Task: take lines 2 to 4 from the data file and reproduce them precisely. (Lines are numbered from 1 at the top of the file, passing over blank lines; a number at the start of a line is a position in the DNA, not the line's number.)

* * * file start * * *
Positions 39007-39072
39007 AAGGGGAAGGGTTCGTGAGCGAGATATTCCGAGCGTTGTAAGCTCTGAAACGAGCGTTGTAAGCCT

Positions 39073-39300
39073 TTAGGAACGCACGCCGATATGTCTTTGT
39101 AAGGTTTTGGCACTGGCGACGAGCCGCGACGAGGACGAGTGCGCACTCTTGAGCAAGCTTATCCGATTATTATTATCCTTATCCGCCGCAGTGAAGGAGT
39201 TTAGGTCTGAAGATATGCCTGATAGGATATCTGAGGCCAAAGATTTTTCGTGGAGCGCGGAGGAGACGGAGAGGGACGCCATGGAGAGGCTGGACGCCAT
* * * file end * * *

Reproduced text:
39007 AAGGGGAAGGGTTCGTGAGCGAGATATTCCGAGCGTTGTAAGCTCTGAAACGAGCGTTGTAAGCCT

Positions 39073-39300
39073 TTAGGAACGCACGCCGATATGTCTTTGT